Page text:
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Art by Chris Kohler. Design by Paul Schmitt.
Podcasting, eh? Yep, we are for this newsletter. 2015 has been a good year for this group. Our members and the new admin have made us into a decent place for comic artists. Thanks to the guys and gals contributing work to make this a home for out-standing comics at Deviant Art.

Welcome New Members

24 new artists have joined since last time. Welcome to: ComicStumps, ikoukas, JRXTIN, CattywampusCreations, stephanmeyer, gavinacademy, ButterSkittles, ArtByRiana, Cassie-Drey, edwo, GustavoGarciaArt, AlexisRoyce, contreraschz, jacobhalton, rustypony, OnTheMountainTop, TonyBourne, EverbloomingForest, DrManhattan-VA, ADRIAN9, PenDracoNero, brynjones and koimonster22.

New Features

Song featured: "Alcohol" by Gang Green 1986 Taang! Records.
This month we are trying out a new feature here. We've sat down with a prolific East Coast illustrator for a podcast interview. Frankie Washington talks about his work for Collosal Kaiju Combat.

Want to do an interview for your graphic novel? We're doing podcast interviews this Fall and releasing them for January. Contact admin if you'd like to talk with us for next year's newsletter.

New Indie Comic And Book News

This month, we want to focus on one book with a wide arc. We are very happy to present to you - Manifest.


Total chaos descends upon a futuristic world ruled by a cruel god and his super-villain lackeys.
OneSheepArmy aka Riccardo Desini is the artist and writer behind Manifest. His talent at creating realistic reactions and sensitivity in addressing inflammatory situations is superb. There is a strong grasp at displaying the inner emotional states of even the most minor characters in his books that makes a reader fly through each volume.

The series opens up with a small child drifting in a void. The panels progress in this empty black space and the child grows before our eyes into a rather extremely shapely woman. Now, I strongly encourage female readers not to get turned off at this point. Desini's lead character is anything but a pale, jiggling paper puppet of a character.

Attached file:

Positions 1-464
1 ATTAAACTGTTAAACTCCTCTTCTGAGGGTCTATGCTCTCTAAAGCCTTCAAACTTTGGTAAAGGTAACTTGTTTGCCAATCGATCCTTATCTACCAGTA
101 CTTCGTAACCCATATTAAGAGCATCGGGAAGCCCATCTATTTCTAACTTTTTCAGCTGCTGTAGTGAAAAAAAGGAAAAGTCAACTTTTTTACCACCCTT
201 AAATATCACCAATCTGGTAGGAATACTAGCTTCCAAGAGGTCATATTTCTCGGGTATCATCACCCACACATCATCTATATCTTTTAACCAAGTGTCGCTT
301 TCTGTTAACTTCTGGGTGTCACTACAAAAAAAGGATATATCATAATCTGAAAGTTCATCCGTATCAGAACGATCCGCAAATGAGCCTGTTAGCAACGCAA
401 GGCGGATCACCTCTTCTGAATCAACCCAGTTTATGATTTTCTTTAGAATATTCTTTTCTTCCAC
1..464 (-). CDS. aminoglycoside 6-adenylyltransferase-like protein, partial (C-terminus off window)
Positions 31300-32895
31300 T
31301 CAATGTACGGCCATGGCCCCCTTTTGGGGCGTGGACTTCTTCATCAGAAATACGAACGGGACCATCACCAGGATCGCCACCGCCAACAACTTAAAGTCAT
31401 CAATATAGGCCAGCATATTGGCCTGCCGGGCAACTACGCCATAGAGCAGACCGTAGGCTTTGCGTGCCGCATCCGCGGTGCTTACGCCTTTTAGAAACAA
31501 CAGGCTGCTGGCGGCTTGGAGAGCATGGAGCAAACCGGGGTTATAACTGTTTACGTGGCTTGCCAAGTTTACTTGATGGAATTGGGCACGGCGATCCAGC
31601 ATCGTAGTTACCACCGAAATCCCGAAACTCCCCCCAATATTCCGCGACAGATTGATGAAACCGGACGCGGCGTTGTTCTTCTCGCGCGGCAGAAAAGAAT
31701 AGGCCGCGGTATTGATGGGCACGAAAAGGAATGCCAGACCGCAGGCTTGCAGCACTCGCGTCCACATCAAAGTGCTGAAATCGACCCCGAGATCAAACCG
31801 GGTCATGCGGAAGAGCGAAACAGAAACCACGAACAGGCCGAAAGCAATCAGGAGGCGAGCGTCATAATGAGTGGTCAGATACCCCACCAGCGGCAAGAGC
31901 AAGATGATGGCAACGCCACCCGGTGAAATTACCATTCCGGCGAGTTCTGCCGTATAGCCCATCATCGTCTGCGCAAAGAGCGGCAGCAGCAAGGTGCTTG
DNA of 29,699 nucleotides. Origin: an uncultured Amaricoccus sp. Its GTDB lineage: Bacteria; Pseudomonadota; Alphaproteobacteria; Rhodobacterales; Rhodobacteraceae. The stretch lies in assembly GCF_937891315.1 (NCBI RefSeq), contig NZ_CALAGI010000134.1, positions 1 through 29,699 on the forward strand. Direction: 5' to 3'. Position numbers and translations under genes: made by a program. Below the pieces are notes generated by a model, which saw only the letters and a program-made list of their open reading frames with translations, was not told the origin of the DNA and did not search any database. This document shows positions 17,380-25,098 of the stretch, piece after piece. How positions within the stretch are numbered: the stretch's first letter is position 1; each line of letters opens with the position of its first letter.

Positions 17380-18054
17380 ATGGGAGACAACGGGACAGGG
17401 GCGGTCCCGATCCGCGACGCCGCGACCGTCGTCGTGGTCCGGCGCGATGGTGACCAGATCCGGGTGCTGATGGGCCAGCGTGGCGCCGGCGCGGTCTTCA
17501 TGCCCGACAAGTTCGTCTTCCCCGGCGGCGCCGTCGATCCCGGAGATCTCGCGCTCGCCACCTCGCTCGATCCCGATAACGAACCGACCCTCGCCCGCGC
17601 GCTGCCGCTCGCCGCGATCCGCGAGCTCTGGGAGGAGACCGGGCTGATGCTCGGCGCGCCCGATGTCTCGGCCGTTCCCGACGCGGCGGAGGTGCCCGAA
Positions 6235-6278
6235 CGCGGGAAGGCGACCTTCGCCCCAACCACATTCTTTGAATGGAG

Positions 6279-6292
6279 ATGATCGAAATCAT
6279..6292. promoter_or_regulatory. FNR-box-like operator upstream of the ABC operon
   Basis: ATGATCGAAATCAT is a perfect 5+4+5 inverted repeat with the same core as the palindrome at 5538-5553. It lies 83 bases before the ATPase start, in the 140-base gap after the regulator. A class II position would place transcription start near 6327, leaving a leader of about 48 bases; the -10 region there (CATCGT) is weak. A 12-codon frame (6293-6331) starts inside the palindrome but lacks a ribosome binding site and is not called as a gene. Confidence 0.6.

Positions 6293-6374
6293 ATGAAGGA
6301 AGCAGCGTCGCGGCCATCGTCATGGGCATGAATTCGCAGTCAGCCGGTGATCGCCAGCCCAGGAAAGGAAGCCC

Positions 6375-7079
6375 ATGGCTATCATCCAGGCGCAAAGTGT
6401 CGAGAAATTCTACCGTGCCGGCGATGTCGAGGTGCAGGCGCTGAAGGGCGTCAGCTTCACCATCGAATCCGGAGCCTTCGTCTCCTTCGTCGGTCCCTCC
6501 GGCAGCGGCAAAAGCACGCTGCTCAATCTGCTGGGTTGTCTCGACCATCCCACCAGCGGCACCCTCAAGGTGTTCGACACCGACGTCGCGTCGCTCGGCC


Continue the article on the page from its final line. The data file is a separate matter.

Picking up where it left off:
This is Tessa, known to her world as Thundergirl, one of the only bona fide super-heroes on her planet of super-villains. Her pointed sexuality is essential for three reasons: One, this is a comic. It is not a film or a performance. We need exaggeration here because there is nothing but the visual to work from. This exaggeration also creates a stark contrast to Tessa's character - which is sensitive and wounded by her past.

Raised as the adopted daughter of the worst creature on the world of Manifest, the cruel god Saturn, Tessa has seen vicious things as a one-sided war is waged. This brings us to the second reason for Tessa's physique. The sheer awkwardness of her body (not quite "inflation art" but close) forces each character, including her adopted father, to deal with their reactions to her enormously ample proportions.

This is fascinating. We too are also forced to take up a position on her body. And, if our position is hostile to her body design - how do we reconcile the fact that her interactions are those of realistic woman?

Tessa is her world's only super-hero - Thundergirl. Her story arcs through her childhood and teenage years.
Reason three is the most important of all. Tessa is one of the most sexy beings on her planet of evil super-villains. Wouldn't this make her in constant danger? This establishes an excellent source of tension that runs through the series in the same way that Aeon Flux or Mila Jovovich's Alice from Resident Evil each seem swallowed up by threatening situations. The last thing we as readers want is for the monsters to catch up with our heroine!

Enter a strange interloper known as the Wanderer. He's kind of a hybrid of Marvel's Vision and DC's Dr. Fate. The Wanderer finds Tessa trapped deep in layers of physical and psychic prisons. The child growing at the beginning of issue one is in fact the shrunken consciousness of Thundergirl while her body remains imprisoned in a stasis pod.

The Wanderer, who I strongly suspect is totally in love her, attempts to set her free beginning with her mind. They explore an astral projection of the past where The Wanderer shows Tessa a few brief glimpses of her past. The best part here happens when Tess looks down at her body in shock.

"Why am I showing my boobs?!" she asks incredulously.

"..I look ridiculous and slutty! Heroes are role-models, right? I don't like this one!"

This kind of self-reflective approach is refreshing. As much as I love Milo Manara's art and Powergirl - those characters never question their own image. In Manifest, there is self-consciousness as there would be with in anyone stuffed into a spandex outfit. Here, a more realistic character emerges.

The combination of sexual tension and good writing, with a character that goes through believable emotional states (w/super-powers of course) is fascinating to read.

Issue one to four have minor amounts of nudity and sexual themes and are "soft" R rated. Issue five is the only hard "R" or adults-only section of the series. In issue five, Tess finds herself the leader of a diverse group of fighters - only to have the monsters finally catch up to her...!

Issues one through six are now available on Comixology.
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Submitted on
November 1, 2015


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